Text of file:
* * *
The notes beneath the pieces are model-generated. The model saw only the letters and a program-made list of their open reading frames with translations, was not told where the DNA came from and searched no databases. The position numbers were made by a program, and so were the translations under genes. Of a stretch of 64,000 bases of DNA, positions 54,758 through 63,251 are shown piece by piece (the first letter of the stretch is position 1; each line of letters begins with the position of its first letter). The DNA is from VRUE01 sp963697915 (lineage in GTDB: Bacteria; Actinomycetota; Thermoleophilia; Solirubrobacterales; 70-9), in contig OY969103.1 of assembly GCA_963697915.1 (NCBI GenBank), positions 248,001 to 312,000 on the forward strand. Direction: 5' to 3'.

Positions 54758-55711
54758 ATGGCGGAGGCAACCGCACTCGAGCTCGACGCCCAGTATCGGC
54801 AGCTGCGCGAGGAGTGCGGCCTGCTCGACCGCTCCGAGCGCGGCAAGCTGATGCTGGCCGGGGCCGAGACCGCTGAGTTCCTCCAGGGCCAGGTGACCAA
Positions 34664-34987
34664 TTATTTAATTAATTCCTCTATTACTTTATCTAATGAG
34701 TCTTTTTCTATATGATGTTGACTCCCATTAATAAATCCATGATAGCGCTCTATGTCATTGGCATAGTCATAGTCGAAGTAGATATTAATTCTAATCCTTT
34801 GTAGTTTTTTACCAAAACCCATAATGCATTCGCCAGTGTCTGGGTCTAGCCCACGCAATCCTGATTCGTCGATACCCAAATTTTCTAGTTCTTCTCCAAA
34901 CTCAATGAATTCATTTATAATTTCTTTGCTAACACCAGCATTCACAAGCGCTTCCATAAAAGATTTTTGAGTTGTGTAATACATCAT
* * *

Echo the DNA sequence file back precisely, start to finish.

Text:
The notes beneath the pieces are model-generated. The model saw only the letters and a program-made list of their open reading frames with translations, was not told where the DNA came from and searched no databases. The position numbers were made by a program, and so were the translations under genes. Of a stretch of 64,000 bases of DNA, positions 54,758 through 63,251 are shown piece by piece (the first letter of the stretch is position 1; each line of letters begins with the position of its first letter). The DNA is from VRUE01 sp963697915 (lineage in GTDB: Bacteria; Actinomycetota; Thermoleophilia; Solirubrobacterales; 70-9), in contig OY969103.1 of assembly GCA_963697915.1 (NCBI GenBank), positions 248,001 to 312,000 on the forward strand. Direction: 5' to 3'.

Positions 54758-55711
54758 ATGGCGGAGGCAACCGCACTCGAGCTCGACGCCCAGTATCGGC
54801 AGCTGCGCGAGGAGTGCGGCCTGCTCGACCGCTCCGAGCGCGGCAAGCTGATGCTGGCCGGGGCCGAGACCGCTGAGTTCCTCCAGGGCCAGGTGACCAA
Positions 34664-34987
34664 TTATTTAATTAATTCCTCTATTACTTTATCTAATGAG
34701 TCTTTTTCTATATGATGTTGACTCCCATTAATAAATCCATGATAGCGCTCTATGTCATTGGCATAGTCATAGTCGAAGTAGATATTAATTCTAATCCTTT
34801 GTAGTTTTTTACCAAAACCCATAATGCATTCGCCAGTGTCTGGGTCTAGCCCACGCAATCCTGATTCGTCGATACCCAAATTTTCTAGTTCTTCTCCAAA
34901 CTCAATGAATTCATTTATAATTTCTTTGCTAACACCAGCATTCACAAGCGCTTCCATAAAAGATTTTTGAGTTGTGTAATACATCAT